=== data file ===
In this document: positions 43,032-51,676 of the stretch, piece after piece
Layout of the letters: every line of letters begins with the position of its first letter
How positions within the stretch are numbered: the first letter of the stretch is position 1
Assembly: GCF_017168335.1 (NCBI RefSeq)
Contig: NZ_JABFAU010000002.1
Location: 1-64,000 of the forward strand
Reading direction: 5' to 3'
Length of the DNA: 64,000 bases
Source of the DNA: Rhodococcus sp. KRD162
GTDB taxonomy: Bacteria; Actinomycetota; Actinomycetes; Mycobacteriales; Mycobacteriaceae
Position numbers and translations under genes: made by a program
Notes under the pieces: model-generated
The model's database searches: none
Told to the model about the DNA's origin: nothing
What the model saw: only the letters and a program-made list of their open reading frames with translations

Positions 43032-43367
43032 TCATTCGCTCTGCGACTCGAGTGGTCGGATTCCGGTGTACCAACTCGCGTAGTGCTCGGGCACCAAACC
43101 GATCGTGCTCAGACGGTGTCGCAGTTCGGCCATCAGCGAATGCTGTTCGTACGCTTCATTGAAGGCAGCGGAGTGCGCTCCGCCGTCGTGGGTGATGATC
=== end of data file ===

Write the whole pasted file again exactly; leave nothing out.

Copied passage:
In this document: positions 43,032-51,676 of the stretch, piece after piece
Layout of the letters: every line of letters begins with the position of its first letter
How positions within the stretch are numbered: the first letter of the stretch is position 1
Assembly: GCF_017168335.1 (NCBI RefSeq)
Contig: NZ_JABFAU010000002.1
Location: 1-64,000 of the forward strand
Reading direction: 5' to 3'
Length of the DNA: 64,000 bases
Source of the DNA: Rhodococcus sp. KRD162
GTDB taxonomy: Bacteria; Actinomycetota; Actinomycetes; Mycobacteriales; Mycobacteriaceae
Position numbers and translations under genes: made by a program
Notes under the pieces: model-generated
The model's database searches: none
Told to the model about the DNA's origin: nothing
What the model saw: only the letters and a program-made list of their open reading frames with translations

Positions 43032-43367
43032 TCATTCGCTCTGCGACTCGAGTGGTCGGATTCCGGTGTACCAACTCGCGTAGTGCTCGGGCACCAAACC
43101 GATCGTGCTCAGACGGTGTCGCAGTTCGGCCATCAGCGAATGCTGTTCGTACGCTTCATTGAAGGCAGCGGAGTGCGCTCCGCCGTCGTGGGTGATGATC